Yet, Israel’s distorted message that twists history, denies Palestinian rights and demonizes Arabs has far more financial support. Pro-Israeli groups spend far more on public relations and press releases, on the underwriting of movies and television shows, and even on the ownership and advertising support of newspapers and mainstream news media.
They have their own museums to commemorate the Holocaust and Jewish history, and so much more. Yet, when it comes to Arab history and especially Palestinian history, there is so little. And what little exists does so on meager budgets.
In a world where perception is reality, what you do has an impact on how people view your causes. If they see that you yell and scream a lot but rarely invest your own money in something, maybe that something isn’t worth their support either.
Could our failure as Arabs to put our money where our mouths and emotions are be a part of the reason why the public so easily brushes aside our rights and claims to justice, and instead embraces the hateful anti-Arab images promoted by Israel and other groups with political agendas?
If our own people can’t step up to the plate to invest in the history of our Arab culture, or of Palestine, then what kind of history do we really have?
– Ray Hanania is an award winning columnist. He can be reached at www.TheArabDailyNews.com or follow him on Twitter @RayHanania
Ray Hanania is the Managing Writer of the Arab Daily News online news site. He is an award winning former Chicago City Hall political reporter and columnist who covered the beat from 1976 through 1992 (Mayor Daley to Mayor Daley). Hanania loves to write about American Arabs in politics, and focuses on Arab life in America.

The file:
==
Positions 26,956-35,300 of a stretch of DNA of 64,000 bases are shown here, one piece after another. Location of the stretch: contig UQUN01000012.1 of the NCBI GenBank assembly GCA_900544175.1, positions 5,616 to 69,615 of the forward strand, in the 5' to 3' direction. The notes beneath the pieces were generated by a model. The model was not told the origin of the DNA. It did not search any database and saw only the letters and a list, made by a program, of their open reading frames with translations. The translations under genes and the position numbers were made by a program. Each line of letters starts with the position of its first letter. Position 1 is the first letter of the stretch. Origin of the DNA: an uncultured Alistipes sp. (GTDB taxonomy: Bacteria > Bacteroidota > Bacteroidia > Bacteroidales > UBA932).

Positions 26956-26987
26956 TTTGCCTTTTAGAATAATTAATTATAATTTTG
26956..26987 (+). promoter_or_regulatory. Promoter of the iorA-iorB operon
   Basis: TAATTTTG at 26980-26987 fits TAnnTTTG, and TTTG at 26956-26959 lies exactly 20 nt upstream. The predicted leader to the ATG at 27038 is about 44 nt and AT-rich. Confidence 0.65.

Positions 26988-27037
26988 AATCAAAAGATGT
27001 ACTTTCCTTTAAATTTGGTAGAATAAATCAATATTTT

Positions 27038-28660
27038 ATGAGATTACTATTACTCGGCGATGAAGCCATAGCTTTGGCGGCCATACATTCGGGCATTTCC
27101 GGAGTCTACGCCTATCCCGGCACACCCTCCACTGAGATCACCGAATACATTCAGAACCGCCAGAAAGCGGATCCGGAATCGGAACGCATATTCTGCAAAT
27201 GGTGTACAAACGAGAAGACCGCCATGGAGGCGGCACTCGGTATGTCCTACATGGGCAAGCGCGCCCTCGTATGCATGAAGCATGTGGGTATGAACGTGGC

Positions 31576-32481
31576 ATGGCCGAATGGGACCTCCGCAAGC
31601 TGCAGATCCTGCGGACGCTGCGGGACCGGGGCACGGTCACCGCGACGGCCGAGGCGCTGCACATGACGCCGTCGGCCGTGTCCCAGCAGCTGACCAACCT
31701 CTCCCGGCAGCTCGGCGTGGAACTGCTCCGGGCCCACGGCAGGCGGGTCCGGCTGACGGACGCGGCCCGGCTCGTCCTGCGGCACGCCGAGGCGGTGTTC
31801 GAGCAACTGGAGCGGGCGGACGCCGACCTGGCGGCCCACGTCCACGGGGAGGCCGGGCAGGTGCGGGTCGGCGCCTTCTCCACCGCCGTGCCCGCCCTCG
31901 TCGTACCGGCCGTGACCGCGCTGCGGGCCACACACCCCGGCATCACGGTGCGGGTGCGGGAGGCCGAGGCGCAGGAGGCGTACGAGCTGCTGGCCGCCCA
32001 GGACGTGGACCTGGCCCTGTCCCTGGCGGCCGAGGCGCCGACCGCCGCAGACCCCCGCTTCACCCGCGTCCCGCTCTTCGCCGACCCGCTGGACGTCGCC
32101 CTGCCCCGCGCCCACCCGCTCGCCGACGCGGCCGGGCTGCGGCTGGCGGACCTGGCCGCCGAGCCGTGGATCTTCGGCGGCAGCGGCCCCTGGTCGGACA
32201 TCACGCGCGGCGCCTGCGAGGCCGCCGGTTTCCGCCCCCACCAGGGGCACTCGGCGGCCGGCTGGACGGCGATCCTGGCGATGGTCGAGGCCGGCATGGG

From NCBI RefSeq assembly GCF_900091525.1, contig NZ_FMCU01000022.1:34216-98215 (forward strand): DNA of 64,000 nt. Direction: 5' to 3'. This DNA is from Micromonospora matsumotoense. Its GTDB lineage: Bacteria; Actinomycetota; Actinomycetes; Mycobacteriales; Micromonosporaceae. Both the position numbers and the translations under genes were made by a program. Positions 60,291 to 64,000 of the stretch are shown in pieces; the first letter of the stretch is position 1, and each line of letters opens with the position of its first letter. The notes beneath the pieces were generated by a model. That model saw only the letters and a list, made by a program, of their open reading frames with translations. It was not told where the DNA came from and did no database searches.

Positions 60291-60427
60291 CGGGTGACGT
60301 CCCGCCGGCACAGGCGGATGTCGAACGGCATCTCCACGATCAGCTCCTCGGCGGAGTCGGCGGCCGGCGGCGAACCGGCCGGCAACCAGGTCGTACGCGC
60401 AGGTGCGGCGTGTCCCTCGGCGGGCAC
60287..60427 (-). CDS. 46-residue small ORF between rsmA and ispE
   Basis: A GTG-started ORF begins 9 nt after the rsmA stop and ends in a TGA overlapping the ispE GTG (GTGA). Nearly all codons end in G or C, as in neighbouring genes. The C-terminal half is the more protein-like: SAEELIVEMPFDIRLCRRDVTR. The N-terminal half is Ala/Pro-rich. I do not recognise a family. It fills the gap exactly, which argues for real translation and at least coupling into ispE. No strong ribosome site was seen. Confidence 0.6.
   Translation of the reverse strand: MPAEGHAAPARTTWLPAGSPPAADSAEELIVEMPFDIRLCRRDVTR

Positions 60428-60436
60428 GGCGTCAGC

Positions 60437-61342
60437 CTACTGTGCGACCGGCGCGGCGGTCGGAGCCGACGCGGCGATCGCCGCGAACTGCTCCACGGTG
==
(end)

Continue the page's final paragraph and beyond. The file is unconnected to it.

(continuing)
Palestinian, American Arab and Christian, Hanania’s parents originate from Jerusalem and Bethlehem. Hanania began in journalism as an activist publishing Chicago’s first English-language American Arab Newspaper “The Middle Eastern Voice” from 1975 through 1977. In 1976, he was hired by the Chicago community newspaper The Southtown Economist (Daily Southtown) and in 1985 was hired by the Chicago Sun-Times and covered Chicago City Hall for both. In 1993, he launched the “The Villager” Newspapers which covered 12 Southwest Chicagoland suburban regions.In 2004, he published “The National Arab American Times” monthly newspaper which was distributed through 12,500 Middle East ethnic food stores in 48 American States.
Hanania is the recipient of four (4) Chicago Headline Club “Peter Lisagor Awards” for Column writing. In November 2006, he was named “Best Ethnic American Columnist” by the New American Media;In 2009, he received the prestigious Sigma Delta Chi Award for Writing from the Society of Professional Journalists. He is the recipient of the MT Mehdi Courage in Journalism Award. Hanania has also received two (2) Chicago Stick-o-Type awards from the Chicago Newspaper Guild, and in 1990 was nominated by the Chicago Sun-Times for a Pulitzer Prize for his four-part series on the Palestinian Intifada.
Hanania’s writings have been published in newspapers around the world. Syndicated by Creators Syndicate, Hanania also writes for Al Jazeera English. Hanania has written for the Jerusalem Post, YNetNews.com, Arab News, Saudi Gazette, Newsday in New York, the Orlando Sentinel, the Houston Chronicle, The Daily Star, the News of the World, the Daily Yomimuri in Tokyo, Chicago Magazine, the Arlington Heights Daily Herald, and Aramco Magazine. His political columns are published in the Southwest News-Herald and Des Plaines Valley News, Regional News and Palos Reporter newspapers in Chicagoland. Hanania is the President/CEO of Urban Strategies Group media and public affairs consulting which has clients in Illinois, Florida, Michigan and Washington D.C.
Hanania is Palestinian Christian from prominent Bethlehem and Jerusalem families. His wife and son are Jewish and he performs standup comedy lampooning Arab-Jewish relations, advocating for peace based on non-violence, mutual recognition and Two-States.